“Here’s the deal. I’m in the process of shooting a movie, I’m in it.” If you want to catch legendary Chicago-based artist Marvin Tate, you have to move quickly. If he’s not filming a horror movie based on a storefront church cult in North Lawndale, he’s touring a spoken word jazz record in Europe. He could be working on his found objects installations or teaching young theater students at the West Side’s Theatre Y as an artist-in-residence. Prolific and generous with his time, Marvin is especially well-known for his driving, genre-defying music. And it all started on the West Side of Chicago. Shy and a stutterer, Marvin turned to poetry and music as a child. At his grandmother’s funeral, he remembers feeling transfixed by the raw, bluesy music coming from his grandfather’s front room. He wanted to illustrate the images coming into his mind’s eye and found art and poetry gave him that outlet. Growing up poor, he remembers putting on plays with his siblings and pretending to be a celebrity. While his own celebrity has grown, that does not concern Marvin now. He sees art as his religion and his mission as planting the seeds of community to help youth in North Lawndale experience art. He advises young artists to be diligent and focus on their craft. He believes art should be universal and humble and that the best art has no boundaries or identities. A jam session, a brainstorm, a world of possibilities – that’s Marvin’s reality. Choosing a creative life can be difficult but Marvin advises aspiring creatives to “tell your story, be patient and build a community.”
When artist Alexie Young first began to dedicate herself to painting, she didn’t understand why she was drawn to the same pastel colors. It wasn’t until the young mother traveled to Belize, that she understood her inherent impulse. The first-generation American’s family was originally from the Central American republic and nearly every building or street was painted in a pastel hue. She felt connected to her heritage and learned to feel comfortable with what she gravitated towards artistically. That includes her impulses to work collectively, teach and “commune with,” her fellow artists on the West Side of Chicago. She started the now shuttered Art West Gallery, (closed due to a licensing issue) but aims to revamp it and re-open soon. As a child, she always knew she wanted to be an artist and was drawn to Georgia O’Keefe. Now, she wants kids in her own neighborhood to have artists they can see and hear who look like them. She is well on her way to achieving her goal. Noting a “season of redevelopment,” on the West Side, Alexie facilitates a series of grants that include artistic installations or projects in real estate developments. She aims to build out an ecosystem of artists that support and uplift each other. You can find her planning a mural or coordinating a story-telling project. Bringing people together and building community. “Every part of the world is here,” she says of the West Side, as she plans to bring the West Side to the world.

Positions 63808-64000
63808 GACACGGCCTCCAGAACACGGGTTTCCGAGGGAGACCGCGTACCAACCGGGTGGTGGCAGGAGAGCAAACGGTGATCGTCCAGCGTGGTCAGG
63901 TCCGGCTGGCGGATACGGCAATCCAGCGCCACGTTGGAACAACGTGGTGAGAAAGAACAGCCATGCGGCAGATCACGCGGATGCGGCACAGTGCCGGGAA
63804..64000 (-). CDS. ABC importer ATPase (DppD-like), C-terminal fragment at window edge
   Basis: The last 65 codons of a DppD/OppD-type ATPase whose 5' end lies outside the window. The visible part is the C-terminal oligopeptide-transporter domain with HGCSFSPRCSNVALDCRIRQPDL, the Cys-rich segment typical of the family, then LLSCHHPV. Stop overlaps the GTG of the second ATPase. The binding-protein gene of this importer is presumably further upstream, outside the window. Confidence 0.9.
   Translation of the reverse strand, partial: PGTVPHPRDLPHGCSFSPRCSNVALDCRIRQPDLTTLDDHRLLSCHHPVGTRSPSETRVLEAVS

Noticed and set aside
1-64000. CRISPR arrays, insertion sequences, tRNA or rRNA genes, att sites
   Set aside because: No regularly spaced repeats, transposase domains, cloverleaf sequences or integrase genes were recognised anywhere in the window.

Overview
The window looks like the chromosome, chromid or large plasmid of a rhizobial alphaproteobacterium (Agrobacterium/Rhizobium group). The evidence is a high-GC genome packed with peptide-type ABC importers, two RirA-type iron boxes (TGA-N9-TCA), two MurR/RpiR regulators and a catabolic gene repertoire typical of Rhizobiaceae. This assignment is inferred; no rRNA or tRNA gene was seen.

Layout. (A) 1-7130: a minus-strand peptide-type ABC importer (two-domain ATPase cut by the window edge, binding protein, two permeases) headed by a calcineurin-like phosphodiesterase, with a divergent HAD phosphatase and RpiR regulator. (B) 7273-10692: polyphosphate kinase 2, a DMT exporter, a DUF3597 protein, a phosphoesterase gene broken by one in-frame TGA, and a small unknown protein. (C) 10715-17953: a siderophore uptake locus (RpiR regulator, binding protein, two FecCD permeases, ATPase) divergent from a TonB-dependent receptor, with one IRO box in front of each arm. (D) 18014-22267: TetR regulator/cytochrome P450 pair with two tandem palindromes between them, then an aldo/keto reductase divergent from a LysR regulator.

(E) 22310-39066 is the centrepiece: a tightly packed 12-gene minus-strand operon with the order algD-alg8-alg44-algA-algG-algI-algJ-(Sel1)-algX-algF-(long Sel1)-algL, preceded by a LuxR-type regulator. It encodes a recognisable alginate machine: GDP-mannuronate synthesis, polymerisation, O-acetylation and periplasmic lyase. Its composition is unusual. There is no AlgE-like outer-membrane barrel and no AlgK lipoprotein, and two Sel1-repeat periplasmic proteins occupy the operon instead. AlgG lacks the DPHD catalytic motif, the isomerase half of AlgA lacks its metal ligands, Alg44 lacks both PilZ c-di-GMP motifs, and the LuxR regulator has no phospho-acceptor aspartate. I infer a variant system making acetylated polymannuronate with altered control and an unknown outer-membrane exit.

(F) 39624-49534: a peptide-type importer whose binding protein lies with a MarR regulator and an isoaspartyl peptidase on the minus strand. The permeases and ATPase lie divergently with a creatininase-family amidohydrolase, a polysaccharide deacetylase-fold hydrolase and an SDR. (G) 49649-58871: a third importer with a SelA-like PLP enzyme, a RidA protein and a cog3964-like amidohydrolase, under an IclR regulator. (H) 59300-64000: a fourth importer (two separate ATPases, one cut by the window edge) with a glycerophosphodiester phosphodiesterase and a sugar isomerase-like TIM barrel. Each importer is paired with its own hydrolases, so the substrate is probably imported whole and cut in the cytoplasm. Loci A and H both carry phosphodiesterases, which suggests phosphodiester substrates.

“The West Side means everything to me,” says photographer Tye Moores. As a black, queer woman she says it shapes how she sees the world and approaches her work. From exhibits and editorials for the Obama Foundation, to the Chicago Defender and Vogue, she brings black culture to the fore. The editor, public relations pro, and podcaster brings her sharp photographer skills to each project she touches. She sees art in creating community and bringing people together. She finds inspiration in “moments that are fleeting,” from the everyday rhythm of her neighborhood. She is passionate about capturing the stories of the older generation of black people, archiving how they speak, what stories they have to tell; how she can carry on their wisdom and lessons learned. Her engaging wit will draw you in and before you know it, she’s captured that perfect fleeting moment on film.
Chicago native Marcus Alleyne found art in the seemingly unlikeliest of places: business school. While studying in Washington, DC he found an art class that drew him back to his graffiti artist roots and decided to pursue a creative life. He notes that artists are also small business owners and many of the lessons learned studying the fine arts of administration apply to the art world. The painter is also drawn to, “salvage.” He shares studio space on the West Side at Altspace. “I was always collecting, hoarding, taking various found items like fabric, wood and paint.” At Altspace, Marcus participated in “Redemptive Plastics,” a collective project to remake discarded laundry bottles into objects for the community like park benches, chairs and garbage bins. He notes that this project speaks to the artistic community in Chicago’s culture of passion for not just making a living but moving towards social justice. From consumption towards a more balanced approach. Marcus is passionate about helping traditionally under- resourced communities find pathways towards art. He notes that people without resources are often the most creative, with the most to offer.